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Work from home Fridays – You shouldn’t have to convince your boss!

October 5, 2016

If spending your Friday afternoon reading on the beach sounds like the kind of job perk you are looking for, a recent Fast Company article will help you convince your boss to let you do it.  “Flexible work hours,” according to the staffing firm Modis, “is the number one most desired benefit among workers.”  But if working from home… or a coffee shop, or the library… for that matter, is considered such a benefit to workers and would likely lead to more productivity, why should convincing the boss be needed?  I believe what is missing is trust.  The sad reality is at the end of the day organizations talk about trusting their employees but most don’t practice what they preach.

 

Don’t get me wrong, there are many organizations today that offer flexible work schedules.  Filter the Forbes 100 Best Companies to Work For by the telecommuting benefit and you will find that it is offered in 99 of the 100 best companies.  Even many small businesses are doing their best to offer employees small, flexible changes where they can.  Here at Villanova University, Father Peter Donohue, Villanova President, introduced summer hours that offer full-time staff half-day Fridays throughout the summer months, a perk some of us have come to call “Father Peter Fridays.”  Search my Instagram and you will see that some of my #FatherPeterFridays, while spent on the beach, also resulted in productivity for my job.

 

If organizations are reaping benefits of increased employee satisfaction and productivity, should they be waiting for employees to request these changes and should the burden really fall on the employee to do the convincing?

 

If you are trying to convince your boss to let you work from home on Fridays, Villanova HRD’s own Assistant Professor, Dr. Katina Sawyer, is quoted in the same Fast Company article saying “You can improve your odds of getting a ‘yes’ if you share research that shows employees who have flexible work arrangements are actually more productive than those who don’t.”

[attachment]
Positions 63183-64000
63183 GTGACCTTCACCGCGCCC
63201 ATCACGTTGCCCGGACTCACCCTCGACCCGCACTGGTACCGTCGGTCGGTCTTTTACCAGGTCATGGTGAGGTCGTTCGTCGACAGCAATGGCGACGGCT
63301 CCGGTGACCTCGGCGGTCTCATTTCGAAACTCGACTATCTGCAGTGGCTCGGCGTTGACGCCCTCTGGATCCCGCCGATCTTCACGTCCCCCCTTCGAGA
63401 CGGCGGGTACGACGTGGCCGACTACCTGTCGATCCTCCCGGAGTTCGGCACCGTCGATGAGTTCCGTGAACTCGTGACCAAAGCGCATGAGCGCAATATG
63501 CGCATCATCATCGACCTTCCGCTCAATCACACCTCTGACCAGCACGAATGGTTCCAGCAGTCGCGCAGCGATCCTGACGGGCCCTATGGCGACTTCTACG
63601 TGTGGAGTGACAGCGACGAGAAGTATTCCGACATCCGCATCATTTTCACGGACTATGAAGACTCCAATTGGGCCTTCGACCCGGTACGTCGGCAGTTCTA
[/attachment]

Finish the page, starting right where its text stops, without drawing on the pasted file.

“You can improve your odds of getting a ‘yes’ if you share research that shows employees who have flexible work arrangements are actually more productive than those who don’t.”  --Dr. Katina Sawyer, Assistant Professor in the Graduate Programs in HRD at Villanova University

So what does the research say?  A study published earlier this year in the American Sociological Review by sociology professor Phyllis Moen analyzed the effect of flexible work schedules on a group of IT employees.  One group of employees served as the control group, operating under regular work schedules during the experiment.  Another group was given the option to work wherever and whenever they wanted, so long as the completed their work projects on time and met their goals.  Managers of the second group were trained and reminded to support the flexible working arrangements of their employees.  And the results? As you would guess, the employees in the flexible work schedule group met their goals and completed their projects as reliably as the control group.  What more, they were also less stressed and happier at both work and home and reported less interest in leaving the organization after both one and three years out from the experiment.

 

What I find most fascinating about this research is not the result.  Giving your employees freedom to decide when and how they will get their work done could only have positive effects on their productivity, assuming of course you hired the right employees to begin with.  What I find fascinating is that this experiment almost didn’t happen.  In a NY Times article about this study, Phyliss Moen said, “We wanted to do a field experiment at a corporation that reduced its hours but realized nobody would let us do that.  We thought they would be more willing to experiment with giving workers more control.”  Even the company that eventually allowed the study wanted to remain anonymous in the published research. 

 

Organizations today must truly learn to trust their employees.  Flexible work schedules is not the issue; the issue is trusting that your employees will remain productive when you can’t see what they are doing.  If the research tells us anything, it is that we shouldn’t be waiting for employees to convince us that they deserve flexible schedules.  Rather, organizations should be taking the first step!  Offering flexible work schedules should not be viewed as a perk to only the employee, but a perk for the organization as well.  It is a win-win! 

 

What are your thoughts?  Comment below and tell us what you think!

 

_________________

Bethany J. Adams, MA is an Assistant Director in the Graduate HRD program at Villanova University. Learn more about her here!

 

 

 

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